Daily Archives: February 6, 2004


A group of Russian farmers discover that their land has been sold for oil excavation without their knowledge and go on a rampage of torture and killing to extract more information from party officials. This grim, phantasmagoric view of recent and not-so-recent Russian history (1998, 95 min.), directed by the late Petr Lutsik, has the same Russian title as Boris Barnet’s first sound film, Okraina, and is showing as part of Facets Cinematheque’s Barnet retrospective, though it has little thematic, stylistic, or formal relation to that masterpiece. Critic Ray Privett’s comparison of the film with Dead Man comes closer to the mark, at least regarding the striking black-and-white cinematography, the slow fade-outs, and the gallows humor about land grabbing and rustic violence. In Russian with subtitles. (JR)… Read more »

The Girl With The Hat Box

The first solo feature of Russian filmmaker Boris Barnet, this charming slapstick comedy (1927, 70 min.) stars Anna Sten, a subsequent Samuel Goldwyn discovery, as the title heroine, who lives with her grandmother in the snow-blanketed sticks, works at a hat shop in the city, and spends much of her time fleeing a lovesick suitor. Some commentators have linked Barnet to Chaplin because of his pathos and his sense of physicality, a connection this feature makes especially clear. (JR)… Read more »

By The Bluest Of Seas


One of the very best features of the neglected Russian filmmaker Boris Barnet, this 1935 feature is, like some of his other talkies, a glorious musical of sorts. Codirected by S. Mardanov, it’s about two buddies, a sailor and a mechanic, who, shipwrecked on an island in Soviet Azerbaijan, both try to woo the same young woman, who runs a fishing co-op. Though seemingly light, it’s as intensely physical as Barnet’s preceding masterpiece, Okraina, and its melancholic undertow makes it distinctly different from the early sound comedies of Raoul Walsh that it sometimes resembles. In Russian with subtitles. 71 min. (JR)… Read more »


The first sound film by Boris Barnet, one of the least seen and appreciated masters of the Russian cinema, this 1933 feature follows the impact of World War I on a village. Barnet takes nothing for granted, using sound as no one else had before or since and in the process reinventing the way we experience silence as well as sound. His view of war is expressed in uncanny emotional registers: scenes that begin tragically end comically and vice versa, and one of the more touching story lines involves a woman who falls in love with a German prisoner. Adapted by Barnet and Konstantin Finn from Finn’s novel, this is strong and indelible. In Russian with subtitles. 98 min. (JR)… Read more »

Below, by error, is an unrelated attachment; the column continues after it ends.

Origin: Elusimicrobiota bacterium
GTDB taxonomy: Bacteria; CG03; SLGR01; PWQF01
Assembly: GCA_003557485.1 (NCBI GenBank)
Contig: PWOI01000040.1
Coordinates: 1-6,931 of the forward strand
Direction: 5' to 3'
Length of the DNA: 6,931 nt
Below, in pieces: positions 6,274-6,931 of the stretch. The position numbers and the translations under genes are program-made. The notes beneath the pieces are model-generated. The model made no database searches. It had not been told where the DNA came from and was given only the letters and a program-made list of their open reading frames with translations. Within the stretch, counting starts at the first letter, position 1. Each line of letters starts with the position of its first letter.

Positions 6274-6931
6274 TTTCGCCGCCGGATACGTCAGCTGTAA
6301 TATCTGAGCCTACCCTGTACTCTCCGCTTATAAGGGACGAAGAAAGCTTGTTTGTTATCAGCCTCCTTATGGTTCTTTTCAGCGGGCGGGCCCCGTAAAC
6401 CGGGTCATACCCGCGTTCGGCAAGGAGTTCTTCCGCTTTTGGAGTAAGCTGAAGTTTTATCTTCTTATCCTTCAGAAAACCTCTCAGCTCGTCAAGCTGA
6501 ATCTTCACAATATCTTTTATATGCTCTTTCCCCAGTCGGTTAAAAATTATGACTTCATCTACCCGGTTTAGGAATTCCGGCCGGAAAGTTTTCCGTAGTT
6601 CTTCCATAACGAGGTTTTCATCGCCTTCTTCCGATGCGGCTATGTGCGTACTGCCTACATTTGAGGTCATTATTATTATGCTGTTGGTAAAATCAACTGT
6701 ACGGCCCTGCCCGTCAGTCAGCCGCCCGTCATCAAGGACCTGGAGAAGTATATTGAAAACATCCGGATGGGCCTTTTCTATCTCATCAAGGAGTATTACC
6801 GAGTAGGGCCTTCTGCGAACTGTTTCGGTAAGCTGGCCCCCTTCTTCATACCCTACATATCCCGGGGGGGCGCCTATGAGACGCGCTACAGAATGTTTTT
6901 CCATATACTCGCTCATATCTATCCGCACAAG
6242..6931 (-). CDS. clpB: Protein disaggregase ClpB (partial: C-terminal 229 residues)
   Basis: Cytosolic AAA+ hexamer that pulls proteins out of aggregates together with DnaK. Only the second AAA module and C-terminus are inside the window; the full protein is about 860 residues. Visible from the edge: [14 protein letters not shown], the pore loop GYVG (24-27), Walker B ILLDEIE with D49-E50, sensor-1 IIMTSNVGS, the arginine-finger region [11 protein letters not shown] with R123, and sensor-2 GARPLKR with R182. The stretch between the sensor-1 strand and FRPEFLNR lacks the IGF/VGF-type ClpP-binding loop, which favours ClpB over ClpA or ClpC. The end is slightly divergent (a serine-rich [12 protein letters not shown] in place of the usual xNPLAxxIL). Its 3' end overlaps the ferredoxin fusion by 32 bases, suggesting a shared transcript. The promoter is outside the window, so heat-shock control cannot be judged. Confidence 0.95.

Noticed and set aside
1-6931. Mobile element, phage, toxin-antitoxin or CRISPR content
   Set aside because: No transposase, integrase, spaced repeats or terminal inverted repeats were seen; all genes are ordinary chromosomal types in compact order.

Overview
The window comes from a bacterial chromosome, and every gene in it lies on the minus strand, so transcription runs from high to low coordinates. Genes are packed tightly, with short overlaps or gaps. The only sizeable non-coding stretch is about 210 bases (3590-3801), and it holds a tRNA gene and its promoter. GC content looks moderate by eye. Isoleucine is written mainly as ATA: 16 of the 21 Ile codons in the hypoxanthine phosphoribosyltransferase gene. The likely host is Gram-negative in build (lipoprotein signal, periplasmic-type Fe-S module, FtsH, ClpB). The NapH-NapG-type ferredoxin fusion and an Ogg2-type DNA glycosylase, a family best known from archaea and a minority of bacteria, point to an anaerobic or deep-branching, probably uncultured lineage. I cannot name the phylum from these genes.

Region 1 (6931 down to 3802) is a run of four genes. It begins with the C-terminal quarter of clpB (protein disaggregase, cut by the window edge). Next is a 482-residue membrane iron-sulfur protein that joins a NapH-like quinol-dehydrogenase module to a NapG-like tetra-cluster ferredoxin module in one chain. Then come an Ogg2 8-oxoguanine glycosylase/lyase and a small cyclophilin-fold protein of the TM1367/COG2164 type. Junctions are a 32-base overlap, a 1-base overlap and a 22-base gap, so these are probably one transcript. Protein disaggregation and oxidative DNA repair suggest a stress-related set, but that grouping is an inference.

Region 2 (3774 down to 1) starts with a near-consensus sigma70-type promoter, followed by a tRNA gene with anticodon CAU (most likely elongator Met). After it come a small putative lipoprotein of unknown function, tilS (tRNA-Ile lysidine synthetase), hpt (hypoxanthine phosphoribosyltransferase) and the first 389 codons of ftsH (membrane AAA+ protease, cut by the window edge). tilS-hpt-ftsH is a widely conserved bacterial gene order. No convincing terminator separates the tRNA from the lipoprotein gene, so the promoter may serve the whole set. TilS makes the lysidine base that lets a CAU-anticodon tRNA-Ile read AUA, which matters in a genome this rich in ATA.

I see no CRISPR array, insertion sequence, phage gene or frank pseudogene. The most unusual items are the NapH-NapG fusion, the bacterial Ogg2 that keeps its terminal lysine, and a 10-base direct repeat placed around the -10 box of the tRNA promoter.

The Extraordinary Adventures Of Mr. West In The Land Of The Bolsheviks

Soviet film teacher and theorist Lev Kuleshov was a spirited amateur director, and this first full-length feature (1924, 88 min.) from his experimental workshop shows him and his students at their most manic and inventive. As with some of their other projects (By the Law, The Great Consoler), the inspiration is largely American: a flag-waving YMCA director from the U.S., with horn-rims and a raccoon coat suggesting Harold Lloyd and a Wild West bodyguard acrobatically played by future director Boris Barnet, is hoodwinked by a gang of disreputable Russians into seeing all the horrors he expects in the wake of the revolution. Americans come in for some ribbing, but the thuggish Bolshevik pranksters, even more hilarious, aren’t exactly role models either. (JR)… Read more »

The Wild Party

Clara Bow’s movies have dated in the most charming manner imaginable: no other female star of the 20s tells us as much about flappers, and in their own idiom too. This 1929 feature (her first talkie) bears no relation to Joseph Moncure March’s ribald 1928 poem: the plot, which has to do with Bow falling for her anthropology professor (Fredric March) at a women’s college, benefits from the direction by Dorothy Arzner, a specialist in female camaraderie. Because she spoke with a working-class Brooklyn accent, Bow worried that the microphone would kill her career; although she made only eight more pictures after this one, she handles herself here with admirable aplombespecially considering that Paramount gave her only two weeks to prepare. 77 min. (JR)… Read more »